On May 16, new guidance went into effect that allows companies to raise as much as $1 million a year through regulated online portals as long as the companies have submitted annual financial reports to the Securities and Exchange Commission (SEC). They do not have to actually register with the SEC. Such ‘crowdfunding’ offers could be an alternative to venture capital and angel investor financing for startups and other privately held businesses. But it is not for everyone.
In October, the SEC finalized its long-delayed guidance under the Jumpstart Our Business Startups (JOBS) Act in Release No. 33-9974, Crowdfunding. It has been more than a month since the guidelines went into effect — and so far, the market has been slow to warm up.
The new rule allows online crowdfunding offers to be made to accredited and nonaccredited investors. The former are defined as those who make $200,000 a year, or $300,000 jointly with a spouse, or have at least $1 million in net worth, not including their primary residence. Both accredited and nonaccredited investors are, however, limited in how much they can contribute to crowdfunding deals each year based on their net worth and income.
Online crowdfunding offers must be made through intermediaries that must either be registered brokers or a new type of registered entity called a ‘funding portal.’ Currently, only nine funding portals have successfully registered with the SEC. Setting up a portal requires significant upfront investment in technology, financial reporting, and other compliance costs.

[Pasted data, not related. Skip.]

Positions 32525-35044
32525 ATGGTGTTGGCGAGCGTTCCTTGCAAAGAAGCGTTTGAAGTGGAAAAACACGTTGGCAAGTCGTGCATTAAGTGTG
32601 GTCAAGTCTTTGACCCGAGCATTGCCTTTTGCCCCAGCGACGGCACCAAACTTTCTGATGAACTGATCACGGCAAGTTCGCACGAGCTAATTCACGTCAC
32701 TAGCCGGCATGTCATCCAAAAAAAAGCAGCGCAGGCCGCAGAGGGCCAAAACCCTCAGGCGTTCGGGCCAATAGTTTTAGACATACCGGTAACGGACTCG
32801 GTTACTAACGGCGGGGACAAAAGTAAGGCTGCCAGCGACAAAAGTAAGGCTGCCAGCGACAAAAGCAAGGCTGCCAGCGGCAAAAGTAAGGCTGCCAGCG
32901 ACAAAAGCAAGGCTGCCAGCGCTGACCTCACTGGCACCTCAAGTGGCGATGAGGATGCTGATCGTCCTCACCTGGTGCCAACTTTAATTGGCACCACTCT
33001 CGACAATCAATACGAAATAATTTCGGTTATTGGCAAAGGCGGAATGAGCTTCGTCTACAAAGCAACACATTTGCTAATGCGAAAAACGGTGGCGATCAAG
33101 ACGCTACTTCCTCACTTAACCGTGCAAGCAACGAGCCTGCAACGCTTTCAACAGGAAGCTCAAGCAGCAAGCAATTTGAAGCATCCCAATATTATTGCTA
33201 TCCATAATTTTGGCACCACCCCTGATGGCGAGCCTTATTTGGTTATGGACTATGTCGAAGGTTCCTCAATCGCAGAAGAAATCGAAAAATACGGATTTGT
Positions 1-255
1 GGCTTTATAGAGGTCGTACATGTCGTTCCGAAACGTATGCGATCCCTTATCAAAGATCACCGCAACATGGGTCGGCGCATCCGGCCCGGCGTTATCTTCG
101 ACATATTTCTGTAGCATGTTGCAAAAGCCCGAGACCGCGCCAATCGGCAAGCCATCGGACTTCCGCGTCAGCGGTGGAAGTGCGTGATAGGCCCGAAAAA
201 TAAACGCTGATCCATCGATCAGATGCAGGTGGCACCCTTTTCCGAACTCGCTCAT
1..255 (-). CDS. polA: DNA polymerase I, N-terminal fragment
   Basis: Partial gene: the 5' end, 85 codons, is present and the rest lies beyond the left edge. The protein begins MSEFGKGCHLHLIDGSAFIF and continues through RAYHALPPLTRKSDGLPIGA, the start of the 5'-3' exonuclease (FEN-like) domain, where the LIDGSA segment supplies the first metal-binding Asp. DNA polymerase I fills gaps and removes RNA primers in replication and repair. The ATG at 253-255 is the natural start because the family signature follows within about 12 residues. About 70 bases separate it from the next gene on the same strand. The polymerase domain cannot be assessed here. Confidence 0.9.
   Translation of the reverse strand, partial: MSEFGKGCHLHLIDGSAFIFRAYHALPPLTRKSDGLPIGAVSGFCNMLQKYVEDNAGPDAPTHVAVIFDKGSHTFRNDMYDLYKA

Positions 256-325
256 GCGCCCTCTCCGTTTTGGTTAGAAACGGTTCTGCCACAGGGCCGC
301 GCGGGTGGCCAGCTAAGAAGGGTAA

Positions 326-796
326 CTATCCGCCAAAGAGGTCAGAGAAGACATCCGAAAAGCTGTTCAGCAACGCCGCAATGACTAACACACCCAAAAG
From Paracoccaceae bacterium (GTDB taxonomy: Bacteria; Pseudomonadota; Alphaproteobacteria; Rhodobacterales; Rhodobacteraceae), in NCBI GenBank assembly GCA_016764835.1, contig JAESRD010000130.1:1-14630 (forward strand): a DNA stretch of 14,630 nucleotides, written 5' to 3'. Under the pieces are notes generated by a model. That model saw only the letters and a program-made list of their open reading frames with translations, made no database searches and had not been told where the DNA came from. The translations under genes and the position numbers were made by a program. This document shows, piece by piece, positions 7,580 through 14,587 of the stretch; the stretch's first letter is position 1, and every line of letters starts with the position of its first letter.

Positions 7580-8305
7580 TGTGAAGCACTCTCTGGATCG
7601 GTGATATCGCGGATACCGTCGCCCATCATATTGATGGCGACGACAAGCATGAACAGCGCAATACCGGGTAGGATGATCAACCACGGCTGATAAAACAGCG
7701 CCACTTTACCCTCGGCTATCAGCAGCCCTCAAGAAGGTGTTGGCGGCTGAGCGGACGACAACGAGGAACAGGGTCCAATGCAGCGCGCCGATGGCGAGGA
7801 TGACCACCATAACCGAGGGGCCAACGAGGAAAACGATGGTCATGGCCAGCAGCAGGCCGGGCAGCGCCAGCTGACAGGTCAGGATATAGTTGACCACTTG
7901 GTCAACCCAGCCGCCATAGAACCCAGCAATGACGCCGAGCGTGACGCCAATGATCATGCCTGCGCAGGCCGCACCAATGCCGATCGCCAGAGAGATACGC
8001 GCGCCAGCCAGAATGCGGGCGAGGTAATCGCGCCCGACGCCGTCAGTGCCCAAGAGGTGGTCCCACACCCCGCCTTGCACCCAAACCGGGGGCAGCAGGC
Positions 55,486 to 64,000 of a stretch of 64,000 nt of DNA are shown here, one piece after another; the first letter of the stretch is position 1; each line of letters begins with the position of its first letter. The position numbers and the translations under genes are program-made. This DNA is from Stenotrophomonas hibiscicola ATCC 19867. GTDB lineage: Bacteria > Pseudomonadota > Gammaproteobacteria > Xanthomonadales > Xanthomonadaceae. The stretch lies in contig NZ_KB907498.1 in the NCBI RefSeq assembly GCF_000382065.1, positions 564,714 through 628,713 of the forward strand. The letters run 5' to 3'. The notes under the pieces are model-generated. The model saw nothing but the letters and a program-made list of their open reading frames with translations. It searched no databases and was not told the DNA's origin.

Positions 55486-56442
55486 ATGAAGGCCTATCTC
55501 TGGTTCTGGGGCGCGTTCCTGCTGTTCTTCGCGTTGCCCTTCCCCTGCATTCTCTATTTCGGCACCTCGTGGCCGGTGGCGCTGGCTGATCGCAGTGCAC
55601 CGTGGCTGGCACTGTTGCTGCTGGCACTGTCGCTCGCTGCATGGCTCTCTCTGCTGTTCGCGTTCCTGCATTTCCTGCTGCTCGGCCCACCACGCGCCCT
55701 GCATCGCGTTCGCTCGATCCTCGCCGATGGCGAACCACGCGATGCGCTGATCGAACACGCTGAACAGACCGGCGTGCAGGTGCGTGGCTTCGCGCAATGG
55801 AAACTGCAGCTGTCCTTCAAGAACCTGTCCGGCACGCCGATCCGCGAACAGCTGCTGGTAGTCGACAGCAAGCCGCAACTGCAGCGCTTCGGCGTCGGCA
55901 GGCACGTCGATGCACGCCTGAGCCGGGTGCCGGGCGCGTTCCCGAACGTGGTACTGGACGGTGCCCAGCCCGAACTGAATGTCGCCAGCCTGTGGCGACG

The SEC holds funding portals to a high standard, expecting them to act as ‘gatekeepers’ to protect investors against fraud. The new guidance calls for intermediaries to establish a ‘reasonable basis’ to believe an issuer is in compliance with the crowdfunding rules. And intermediaries must provide investors with educational materials, including descriptions of the securities offered and when they can be resold. In general, stock or debt purchased in a crowdfunding deal is subject to a one-year holding period.
Over the next three years, the SEC will evaluate whether the restrictions in the crowdfunding guidance are too burdensome for run-of-the-mill startups. If so, lawmakers may go back to the drawing board once the process becomes more established. Contact us for more information on this up-and-coming opportunity to raise capital and market awareness for your private business. Our accounting professionals can help your crowdfunding offer comply with the SEC’s financial reporting requirements.